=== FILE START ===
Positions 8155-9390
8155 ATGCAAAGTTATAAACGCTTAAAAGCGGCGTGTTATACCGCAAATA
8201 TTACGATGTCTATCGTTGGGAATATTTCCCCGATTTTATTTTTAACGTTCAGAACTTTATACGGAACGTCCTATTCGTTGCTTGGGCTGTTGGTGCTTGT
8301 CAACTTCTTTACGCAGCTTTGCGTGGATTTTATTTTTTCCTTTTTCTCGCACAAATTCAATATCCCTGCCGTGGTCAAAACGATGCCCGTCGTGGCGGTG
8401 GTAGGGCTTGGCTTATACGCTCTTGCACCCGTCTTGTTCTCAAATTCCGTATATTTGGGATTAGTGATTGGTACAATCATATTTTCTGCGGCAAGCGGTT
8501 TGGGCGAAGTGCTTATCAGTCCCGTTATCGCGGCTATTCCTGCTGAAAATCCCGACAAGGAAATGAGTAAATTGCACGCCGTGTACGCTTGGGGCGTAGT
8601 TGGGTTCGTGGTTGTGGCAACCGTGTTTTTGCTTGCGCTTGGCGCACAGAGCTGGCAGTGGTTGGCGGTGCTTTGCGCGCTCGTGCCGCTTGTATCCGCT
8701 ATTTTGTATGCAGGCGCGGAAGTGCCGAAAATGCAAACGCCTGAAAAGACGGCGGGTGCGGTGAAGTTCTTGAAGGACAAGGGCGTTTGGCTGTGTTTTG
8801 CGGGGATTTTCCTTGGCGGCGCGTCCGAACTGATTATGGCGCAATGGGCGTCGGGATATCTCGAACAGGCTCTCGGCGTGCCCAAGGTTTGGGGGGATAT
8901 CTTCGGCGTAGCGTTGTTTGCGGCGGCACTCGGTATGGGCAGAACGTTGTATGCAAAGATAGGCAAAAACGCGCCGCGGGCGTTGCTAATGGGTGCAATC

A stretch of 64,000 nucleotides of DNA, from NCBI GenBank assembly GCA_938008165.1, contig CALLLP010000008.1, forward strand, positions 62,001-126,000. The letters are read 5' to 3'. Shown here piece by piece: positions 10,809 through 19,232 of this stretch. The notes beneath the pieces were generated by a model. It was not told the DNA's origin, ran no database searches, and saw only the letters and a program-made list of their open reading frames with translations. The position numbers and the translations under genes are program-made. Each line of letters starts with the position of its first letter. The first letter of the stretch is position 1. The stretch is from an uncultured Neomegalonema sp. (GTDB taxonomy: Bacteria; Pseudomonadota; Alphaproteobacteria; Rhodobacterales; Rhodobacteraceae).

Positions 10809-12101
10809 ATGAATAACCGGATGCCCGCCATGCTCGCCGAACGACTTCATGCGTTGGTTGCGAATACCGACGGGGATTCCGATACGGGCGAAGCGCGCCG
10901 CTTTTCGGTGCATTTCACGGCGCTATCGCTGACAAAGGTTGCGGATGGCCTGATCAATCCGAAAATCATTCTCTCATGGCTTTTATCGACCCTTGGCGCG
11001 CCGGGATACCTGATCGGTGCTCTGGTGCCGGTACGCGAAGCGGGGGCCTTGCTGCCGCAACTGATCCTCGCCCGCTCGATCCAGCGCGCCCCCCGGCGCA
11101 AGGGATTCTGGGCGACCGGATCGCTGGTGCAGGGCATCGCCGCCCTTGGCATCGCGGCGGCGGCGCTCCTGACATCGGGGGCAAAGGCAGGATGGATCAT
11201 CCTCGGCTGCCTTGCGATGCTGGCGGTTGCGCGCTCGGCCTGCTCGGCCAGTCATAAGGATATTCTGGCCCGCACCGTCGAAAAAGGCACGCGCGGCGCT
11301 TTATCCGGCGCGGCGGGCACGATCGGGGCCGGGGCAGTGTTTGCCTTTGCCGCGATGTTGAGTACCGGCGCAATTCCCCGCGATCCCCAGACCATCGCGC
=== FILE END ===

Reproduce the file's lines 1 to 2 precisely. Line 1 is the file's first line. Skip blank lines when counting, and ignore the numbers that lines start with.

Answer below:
Positions 8155-9390
8155 ATGCAAAGTTATAAACGCTTAAAAGCGGCGTGTTATACCGCAAATA